But it does so at expense of aggravating demand & administration constraints that are greater hurdle to vaccinating vulnerable groups in UShttps://t.co/eDH8oI65E5
Carl Zimmer has a nicely illustrated series of explainers on how the different vaccines work
Oxford/AstraZeneca vaccine: https://www.nytimes.com/interactive/2020/health/oxford-astrazeneca-covid-19-vaccine.html
(Pfizer’s and Moderna’s work the same way, but require different storage temperatures).
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Excellent thread on improving vaccine distribution. Start here:
Vaccines don't save lives, vaccinations do. The Trump administration's plan to get vaccines in to the arms of Americans has largely failed, with now only 28.4% of the distributed doses administered. Here I propose my vaccination plan, leveraging key locations for vaccination. pic.twitter.com/ZuKw1FI4hc— Benjy Renton (@bhrenton) January 5, 2021
Relying on CVS and Walgreens as cornerstones of a vaccine rollout plan is like using a spigot at a camping site to put out a forest fire. We need to be erecting mass vaccination sites, strategically placed across the country.
First, let us discuss breadth. The Trump administration has forged partnerships with ~37 pharmacy companies to help distribute vaccines. As we can see from this @NBCNews analysis, 80% of Americans live within 5 miles of a participating pharmacy chain.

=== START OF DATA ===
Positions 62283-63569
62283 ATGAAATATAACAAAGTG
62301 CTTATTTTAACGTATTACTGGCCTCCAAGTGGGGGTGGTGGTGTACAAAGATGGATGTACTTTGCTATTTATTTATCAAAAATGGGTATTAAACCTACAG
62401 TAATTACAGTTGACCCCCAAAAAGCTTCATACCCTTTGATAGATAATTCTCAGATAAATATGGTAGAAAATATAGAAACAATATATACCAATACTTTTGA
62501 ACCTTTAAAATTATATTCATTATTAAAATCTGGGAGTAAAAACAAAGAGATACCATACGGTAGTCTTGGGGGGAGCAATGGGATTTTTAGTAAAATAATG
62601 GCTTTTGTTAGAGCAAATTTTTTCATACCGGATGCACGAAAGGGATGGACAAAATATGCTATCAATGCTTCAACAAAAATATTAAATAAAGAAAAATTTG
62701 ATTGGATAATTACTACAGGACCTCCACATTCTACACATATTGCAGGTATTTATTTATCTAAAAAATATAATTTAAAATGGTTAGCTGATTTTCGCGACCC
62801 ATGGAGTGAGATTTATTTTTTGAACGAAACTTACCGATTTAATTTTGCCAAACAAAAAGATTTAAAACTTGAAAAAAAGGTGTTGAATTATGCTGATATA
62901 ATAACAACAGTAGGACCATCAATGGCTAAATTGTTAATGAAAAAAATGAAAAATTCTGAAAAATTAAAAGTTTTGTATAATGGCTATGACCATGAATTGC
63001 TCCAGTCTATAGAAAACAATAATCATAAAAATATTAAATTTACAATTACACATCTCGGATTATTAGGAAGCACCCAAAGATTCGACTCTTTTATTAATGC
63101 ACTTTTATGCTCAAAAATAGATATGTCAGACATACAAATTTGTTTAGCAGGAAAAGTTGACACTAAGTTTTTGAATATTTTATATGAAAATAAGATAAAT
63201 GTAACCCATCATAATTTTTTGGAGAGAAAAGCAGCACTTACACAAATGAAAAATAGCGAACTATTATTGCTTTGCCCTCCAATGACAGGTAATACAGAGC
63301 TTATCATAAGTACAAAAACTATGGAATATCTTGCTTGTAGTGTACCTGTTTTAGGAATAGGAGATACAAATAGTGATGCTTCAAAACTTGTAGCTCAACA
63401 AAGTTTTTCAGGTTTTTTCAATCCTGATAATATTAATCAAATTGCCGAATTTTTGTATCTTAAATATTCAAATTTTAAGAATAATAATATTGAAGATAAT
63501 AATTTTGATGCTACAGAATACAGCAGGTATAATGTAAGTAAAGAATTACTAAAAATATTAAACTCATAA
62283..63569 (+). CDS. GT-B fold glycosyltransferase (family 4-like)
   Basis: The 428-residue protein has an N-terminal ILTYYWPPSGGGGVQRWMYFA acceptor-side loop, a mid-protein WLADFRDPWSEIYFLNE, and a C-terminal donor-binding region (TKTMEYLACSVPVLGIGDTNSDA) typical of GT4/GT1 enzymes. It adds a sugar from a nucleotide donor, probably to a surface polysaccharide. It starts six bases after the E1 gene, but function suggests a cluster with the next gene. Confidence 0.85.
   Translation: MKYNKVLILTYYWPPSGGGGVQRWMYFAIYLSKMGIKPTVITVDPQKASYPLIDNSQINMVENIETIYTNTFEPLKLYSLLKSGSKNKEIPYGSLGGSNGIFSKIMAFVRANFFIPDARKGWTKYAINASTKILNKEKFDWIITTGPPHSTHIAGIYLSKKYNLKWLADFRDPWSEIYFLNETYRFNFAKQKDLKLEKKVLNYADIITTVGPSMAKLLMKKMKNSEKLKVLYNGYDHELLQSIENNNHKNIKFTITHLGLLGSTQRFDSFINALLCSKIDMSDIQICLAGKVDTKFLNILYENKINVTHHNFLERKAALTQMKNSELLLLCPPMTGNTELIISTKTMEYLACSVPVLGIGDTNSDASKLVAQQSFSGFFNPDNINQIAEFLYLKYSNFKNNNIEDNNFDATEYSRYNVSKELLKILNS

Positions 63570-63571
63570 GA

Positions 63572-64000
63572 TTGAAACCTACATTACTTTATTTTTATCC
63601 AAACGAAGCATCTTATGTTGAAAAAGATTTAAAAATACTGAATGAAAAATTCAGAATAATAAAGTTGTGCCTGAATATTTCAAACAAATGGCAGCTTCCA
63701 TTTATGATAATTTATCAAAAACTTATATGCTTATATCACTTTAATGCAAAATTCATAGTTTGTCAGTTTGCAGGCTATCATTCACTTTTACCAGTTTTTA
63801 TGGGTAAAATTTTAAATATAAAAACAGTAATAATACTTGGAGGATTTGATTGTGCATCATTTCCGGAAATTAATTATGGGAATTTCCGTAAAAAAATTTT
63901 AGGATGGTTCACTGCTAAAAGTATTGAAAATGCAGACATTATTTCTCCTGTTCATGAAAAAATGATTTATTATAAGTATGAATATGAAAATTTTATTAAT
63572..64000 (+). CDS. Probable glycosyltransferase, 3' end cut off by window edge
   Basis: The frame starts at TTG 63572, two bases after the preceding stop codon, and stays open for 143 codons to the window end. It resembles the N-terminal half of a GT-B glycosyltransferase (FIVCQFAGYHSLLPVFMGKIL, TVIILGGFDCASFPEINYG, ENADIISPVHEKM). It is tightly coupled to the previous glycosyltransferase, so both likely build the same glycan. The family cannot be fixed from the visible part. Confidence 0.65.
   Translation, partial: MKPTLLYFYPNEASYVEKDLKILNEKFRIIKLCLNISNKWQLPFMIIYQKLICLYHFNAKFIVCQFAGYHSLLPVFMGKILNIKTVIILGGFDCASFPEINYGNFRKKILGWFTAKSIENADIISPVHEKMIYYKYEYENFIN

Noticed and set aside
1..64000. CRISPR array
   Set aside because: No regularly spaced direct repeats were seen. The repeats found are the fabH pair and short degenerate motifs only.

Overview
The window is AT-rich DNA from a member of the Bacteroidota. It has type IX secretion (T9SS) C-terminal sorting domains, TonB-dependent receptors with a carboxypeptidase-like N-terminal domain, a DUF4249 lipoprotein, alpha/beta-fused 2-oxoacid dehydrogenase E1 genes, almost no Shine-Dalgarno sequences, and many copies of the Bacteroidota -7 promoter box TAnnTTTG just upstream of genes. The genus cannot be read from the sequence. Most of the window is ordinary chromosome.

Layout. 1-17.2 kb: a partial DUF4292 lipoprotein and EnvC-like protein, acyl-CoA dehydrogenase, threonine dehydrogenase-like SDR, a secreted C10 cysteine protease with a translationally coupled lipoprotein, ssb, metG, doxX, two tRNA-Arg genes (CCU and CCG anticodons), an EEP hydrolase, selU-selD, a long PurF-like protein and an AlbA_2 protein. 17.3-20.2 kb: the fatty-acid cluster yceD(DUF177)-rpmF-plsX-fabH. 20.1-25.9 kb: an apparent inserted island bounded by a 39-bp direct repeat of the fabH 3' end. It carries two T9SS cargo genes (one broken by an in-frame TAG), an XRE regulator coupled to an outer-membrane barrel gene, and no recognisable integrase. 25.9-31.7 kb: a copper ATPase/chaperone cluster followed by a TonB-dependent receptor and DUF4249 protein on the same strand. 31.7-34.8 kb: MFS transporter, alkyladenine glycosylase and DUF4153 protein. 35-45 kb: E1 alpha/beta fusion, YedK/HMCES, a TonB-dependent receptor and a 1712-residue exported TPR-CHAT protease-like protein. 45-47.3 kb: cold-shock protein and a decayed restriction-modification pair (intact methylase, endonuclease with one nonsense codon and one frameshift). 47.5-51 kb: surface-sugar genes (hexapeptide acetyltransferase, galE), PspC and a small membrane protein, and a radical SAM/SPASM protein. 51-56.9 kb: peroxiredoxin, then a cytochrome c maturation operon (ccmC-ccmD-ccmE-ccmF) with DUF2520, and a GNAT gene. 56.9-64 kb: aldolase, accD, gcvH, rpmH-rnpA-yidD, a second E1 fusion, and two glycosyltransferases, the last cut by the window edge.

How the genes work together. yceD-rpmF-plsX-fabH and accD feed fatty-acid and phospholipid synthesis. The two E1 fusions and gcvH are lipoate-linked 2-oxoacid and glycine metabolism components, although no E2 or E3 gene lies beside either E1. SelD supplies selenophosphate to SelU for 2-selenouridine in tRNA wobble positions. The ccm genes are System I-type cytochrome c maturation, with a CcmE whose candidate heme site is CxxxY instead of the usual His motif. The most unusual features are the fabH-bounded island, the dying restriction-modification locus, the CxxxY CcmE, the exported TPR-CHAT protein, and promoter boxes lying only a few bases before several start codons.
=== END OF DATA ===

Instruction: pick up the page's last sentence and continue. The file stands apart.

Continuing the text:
We need more mass vaccination sites. As a geographer, I look at why places are located where they are and how they can best serve communities. Here are my criteria for a possible vaccination site:
– The site cannot disrupt normal function of society (schools less ideal) – High throughput of individuals – Need the ability to hold and monitor for allergic reactions – Cannot cause a superspreader event during vaccination (no tight indoor spaces)
The key here is while pharmacies will be a huge help, we need to increase our reach into “pharmacy deserts.” @JoeBiden has advocated for vaccination mobile to reach rural America, but to enhance reach we turn to one place: the fairground.
Using geospatial analysis to estimate individuals’ proximity to a fairground, convention center or exhibition center, we can see that 45% of Americans live within 5 miles of these locations. These are now often unused and suitable for mass drive-through or walk-in vaccination…
However, in urban areas, convention centers may not be enough. It is for this reason we discuss depth in vaccination: enabling high-capacity mass vaccination sites. For this, we turn to major sporting venues (MLB, NBA, NCAA, NFL, etc.). This is where depth comes in.
Experts such as @JReinerMD and @PeterHotez have called for these sites to be opened as mass vaccination centers. The federal government should forge partnerships with these organizations (good PR opportunity for them) and start setting then up.
MLB stadiums are critical locations to help address racial and ethic inequities. In counties with stadiums, the average percentage of Black residents is 22%, compared to 9% in counties without stadiums. For Hispanic residents, those statistics are 19% and 11%.
As we can see from this scatter plot, some counties (especially those in the South) have high proportions of Black residents but low numbers of pharmacies per capita. This is why not 1 type of location (pharmacies) will solely work; enhancing our portfolio of sites is necessary. pic.twitter.com/dVusciVzYX— Benjy Renton (@bhrenton) January 5, 2021